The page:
I was born in South Dakota, moved to North Dakota as an infant (where, according to my father, "The wind blows so hard it makes your hair hurt") and have spent the rest of my life trying to move south. The first stop on my trip south was Greencastle, Indiana where I grew up and also attended college at DePauw University. At DePauw, I double majored in Mathematics and Computer Science, worked as a tutor in DePauw's version of the Quantitative Reasoning Center, and spent too much time goofing off. I also happened to meet Sheryl Teeguarden (yes…her last name was spelled that way)

After college I spent two years working for Allison Transmission Division of General Motors as a Systems Analyst for the Marketing Department (I still don't know what the title meant). I also started to date Sheryl at this time and life was good. Yet I missed academia, and mathematics in particular, so I decided to go back to school and give up the hefty (at that time) salary that I was earning at GM. I quit my job, got married, bought my first home, started graduate school, and moved to Lexington, Kentucky, all in August of 1993. I loved my time at UK and spent a total of six years in Lexington getting my PhD in Mathematics. (I probably could have finished my degree earlier, but I learned how to play Bridge and it's much more tempting to play Bridge than to do mathematical research, although mathematical research is also fun.)

I continued my trek south with the move to Birmingham and started at Birmingham-Southern College in the fall of 1999. Since that time I have had three children, Amanda, Eliza and Ivan, with have no plans for any more. I continue to play Bridge, although it is more difficult to find the time with three children, and life is good. I enjoying teaching and am blessed with wonderful colleagues. I have adapted well to living in the south, and enjoy the weather (no more snow for me!). Although I still don't really understand the importance placed on college football, and have refrained from becoming a fan of either Alabama or Auburn, I can accept this oddity. Birmingham and BSC are both lovely places to live and work and I feel blessed to be able to call them both Home. Email: driley@bsc.edu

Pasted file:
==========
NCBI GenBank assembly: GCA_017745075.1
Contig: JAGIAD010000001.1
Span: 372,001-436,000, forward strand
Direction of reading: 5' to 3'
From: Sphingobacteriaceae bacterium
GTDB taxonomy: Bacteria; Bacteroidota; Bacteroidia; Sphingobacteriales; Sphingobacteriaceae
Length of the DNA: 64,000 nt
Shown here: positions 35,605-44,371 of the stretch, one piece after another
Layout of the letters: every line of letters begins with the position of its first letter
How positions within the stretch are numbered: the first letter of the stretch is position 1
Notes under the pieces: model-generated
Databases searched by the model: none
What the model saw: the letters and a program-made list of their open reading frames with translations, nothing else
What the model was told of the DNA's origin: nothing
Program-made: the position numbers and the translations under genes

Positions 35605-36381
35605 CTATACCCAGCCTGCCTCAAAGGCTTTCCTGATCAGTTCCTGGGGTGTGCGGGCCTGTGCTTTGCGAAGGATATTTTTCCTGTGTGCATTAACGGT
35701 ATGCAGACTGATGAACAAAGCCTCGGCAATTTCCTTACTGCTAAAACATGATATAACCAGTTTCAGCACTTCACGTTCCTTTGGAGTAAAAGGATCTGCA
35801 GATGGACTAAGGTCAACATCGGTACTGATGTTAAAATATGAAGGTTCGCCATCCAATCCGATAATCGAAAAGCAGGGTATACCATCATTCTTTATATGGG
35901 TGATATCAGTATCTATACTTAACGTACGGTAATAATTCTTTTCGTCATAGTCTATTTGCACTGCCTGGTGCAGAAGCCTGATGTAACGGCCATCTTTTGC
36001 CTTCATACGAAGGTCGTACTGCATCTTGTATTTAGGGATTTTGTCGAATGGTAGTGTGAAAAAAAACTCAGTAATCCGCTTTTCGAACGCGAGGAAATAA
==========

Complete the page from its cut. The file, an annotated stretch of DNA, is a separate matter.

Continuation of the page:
Sebastian Troncoso (Visiting Instructor of Mathematics) Arithmetic dynamics and arithmetic geometry

Sebastian TroncosoI am originally from Santiago, Chile. I completed my undergraduate work and master's degree in mathematics at Pontificia Universidad Catolica de Chile. After earning my master's degree, I moved to the USA to pursue my PhD at Michigan State University. In Michigan I meet my lovely wife, Yira, and become a father of two beautiful children, Emma and Sebastian. During my 10 years of teaching I can just say that I love what I do, and I am thrilled to be part of Birmingham-Southern College family.

My current research is on arithmetic dynamics, with much of my work motivated by Morton-Silverman’s Uniform Boundedness Conjecture. Arithmetic dynamics is at the intersection between dynamical systems and number theory. If you would like to talk about my research, mathematics, or anything at all, please do not hesitate to stop by my office.

In my free time I like rock climbing, swimming, gaming and spending time with my family.